The title track is one of the darker and saddest songs on the record – a big, anthemic ballad. Why did you choose that one to name the album after?

MJ: It was mainly because of the lyric – me returning to music. I’ve never written songs completely on my before. I’m a pretty happy guy and I’ve got a good life… but I looked at myself and, under the exterior, I was really quite sad about never doing music again, because, if I’m honest, I think it’s probably what I’m best at.

People I knew were making a stand and doing their music, and I wasn’t doing anything, so I took a decision to reverse that. That’s what Breaking The Fall is about – it conjures up the sadness of it. I’m drawing under a line under it, but it’s a long journey back and I think I will improve a lot from here.

When did you first start writing songs on your own?

MJ: 2019. The first song I wrote was Snowy Peaks – it was a joyful one. I wrote the verse while I was on holiday and it was sort of a love song. I played it to Steve Mason and he said: ‘That’s really good, but you need another bit…’

That was the turning point. I wrote a lot of songs for the album. It was a bit like with Gene, when, for some albums, we would write 20 or 25 tracks. I remembered that you have to do that to have a strong record. After I finished the album, I had songs left over and I’ve written quite a few more.

The album is very varied in styles. Born To Rule has mariachi horns on it and a bit of a Spaghetti Western feel..

That’s me experimenting – I’m sort of trying everything out. Perhaps on future albums I’ll take more of a single direction.

 

I think the two songs that most remind me of Gene on the album are A Simple Message and Different World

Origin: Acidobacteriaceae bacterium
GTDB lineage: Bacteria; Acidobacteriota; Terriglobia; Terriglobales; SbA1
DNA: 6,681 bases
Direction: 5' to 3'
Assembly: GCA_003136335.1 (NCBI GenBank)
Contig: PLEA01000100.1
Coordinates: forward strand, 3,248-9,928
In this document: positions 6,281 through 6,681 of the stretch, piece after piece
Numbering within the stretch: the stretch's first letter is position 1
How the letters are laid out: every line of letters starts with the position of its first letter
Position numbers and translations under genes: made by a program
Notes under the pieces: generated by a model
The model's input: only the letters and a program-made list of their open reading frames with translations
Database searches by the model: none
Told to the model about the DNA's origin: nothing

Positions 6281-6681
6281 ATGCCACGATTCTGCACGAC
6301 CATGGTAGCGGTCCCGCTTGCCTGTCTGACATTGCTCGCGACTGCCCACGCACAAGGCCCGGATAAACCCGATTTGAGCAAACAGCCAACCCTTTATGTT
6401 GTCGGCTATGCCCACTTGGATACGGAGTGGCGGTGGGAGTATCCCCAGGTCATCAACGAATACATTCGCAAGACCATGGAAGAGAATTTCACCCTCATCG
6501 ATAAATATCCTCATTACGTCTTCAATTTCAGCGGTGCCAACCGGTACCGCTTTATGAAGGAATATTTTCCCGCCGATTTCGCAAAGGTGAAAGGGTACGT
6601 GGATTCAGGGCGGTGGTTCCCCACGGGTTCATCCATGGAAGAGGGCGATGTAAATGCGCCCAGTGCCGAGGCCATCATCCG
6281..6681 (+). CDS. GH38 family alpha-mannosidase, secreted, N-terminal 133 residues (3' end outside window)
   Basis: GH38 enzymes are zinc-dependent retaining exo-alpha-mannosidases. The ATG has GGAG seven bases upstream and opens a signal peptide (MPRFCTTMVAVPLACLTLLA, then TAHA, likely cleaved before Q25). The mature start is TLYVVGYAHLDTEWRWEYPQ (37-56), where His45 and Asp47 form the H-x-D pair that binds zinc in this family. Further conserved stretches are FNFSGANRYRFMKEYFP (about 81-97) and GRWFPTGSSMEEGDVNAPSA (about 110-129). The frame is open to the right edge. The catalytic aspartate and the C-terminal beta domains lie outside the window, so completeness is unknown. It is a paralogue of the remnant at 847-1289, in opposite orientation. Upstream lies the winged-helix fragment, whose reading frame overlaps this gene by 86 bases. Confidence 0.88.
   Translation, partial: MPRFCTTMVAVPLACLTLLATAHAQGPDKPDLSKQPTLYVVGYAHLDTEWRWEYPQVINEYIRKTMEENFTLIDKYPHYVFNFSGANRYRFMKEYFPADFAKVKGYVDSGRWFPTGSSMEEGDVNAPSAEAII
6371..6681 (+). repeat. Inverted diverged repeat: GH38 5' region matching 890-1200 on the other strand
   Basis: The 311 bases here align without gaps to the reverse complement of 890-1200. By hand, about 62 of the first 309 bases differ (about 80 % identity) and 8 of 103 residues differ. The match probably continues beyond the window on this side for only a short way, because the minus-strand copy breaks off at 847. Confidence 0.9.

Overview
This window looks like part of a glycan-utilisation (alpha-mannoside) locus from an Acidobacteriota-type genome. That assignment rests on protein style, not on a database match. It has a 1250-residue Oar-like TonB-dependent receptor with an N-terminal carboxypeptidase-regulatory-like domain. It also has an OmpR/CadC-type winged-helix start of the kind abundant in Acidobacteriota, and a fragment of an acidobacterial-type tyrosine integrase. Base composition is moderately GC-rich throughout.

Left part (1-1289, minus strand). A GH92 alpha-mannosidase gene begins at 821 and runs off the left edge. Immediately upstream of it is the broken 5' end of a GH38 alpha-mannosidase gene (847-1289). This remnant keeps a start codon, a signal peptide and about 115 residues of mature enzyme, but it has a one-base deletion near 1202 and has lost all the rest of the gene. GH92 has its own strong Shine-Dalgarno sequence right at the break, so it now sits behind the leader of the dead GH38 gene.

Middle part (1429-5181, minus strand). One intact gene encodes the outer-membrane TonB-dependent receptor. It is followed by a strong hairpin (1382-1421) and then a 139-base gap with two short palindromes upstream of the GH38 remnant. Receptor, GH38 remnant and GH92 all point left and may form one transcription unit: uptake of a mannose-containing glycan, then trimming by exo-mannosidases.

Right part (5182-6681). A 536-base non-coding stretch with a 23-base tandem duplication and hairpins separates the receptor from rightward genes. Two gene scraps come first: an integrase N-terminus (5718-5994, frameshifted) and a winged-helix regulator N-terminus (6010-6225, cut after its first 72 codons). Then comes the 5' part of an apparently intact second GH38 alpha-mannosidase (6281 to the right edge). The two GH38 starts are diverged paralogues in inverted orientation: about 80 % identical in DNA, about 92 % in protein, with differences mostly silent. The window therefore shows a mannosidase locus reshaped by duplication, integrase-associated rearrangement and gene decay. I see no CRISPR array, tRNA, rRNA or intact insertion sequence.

MJ: Yeah – I didn’t want to do too much like that. I was aware of it. I was channelling Gene with A Simple Message – I had that kind of guitar style…

It was also the first single you released from the album…

MJ: Kev said that song was his favourite – I knew it was a strong song. It’s definitely one of the best on the album.

On Different World, I was channelling Burt Bacharach and Dusty Springfield – that’s sort of where I was coming from. Whether I succeeded or not, I don’t know…

I can definitely hear that.

MJ: It also has a strong and simple lyric.

Sad, which has a soul feel, is one of my favourite songs on the record. It has Mick Talbot on keys, which gives it a slight Jam and Style Council vibe. The chorus is great…

MJ: My niece, Olivia, who is still at school, sings backing vocals on it. She stepped up… she loves musical theatre. She’d never been in a recording studio before and it was really good fun. She came up to London and it was a great day – she sang on two tracks, Sad and Snowy Peaks.

‘On Different World, I was channelling Burt Bacharach and Dusty Springfield – that’s where I was coming from. Whether I succeeded or not, I don’t know…’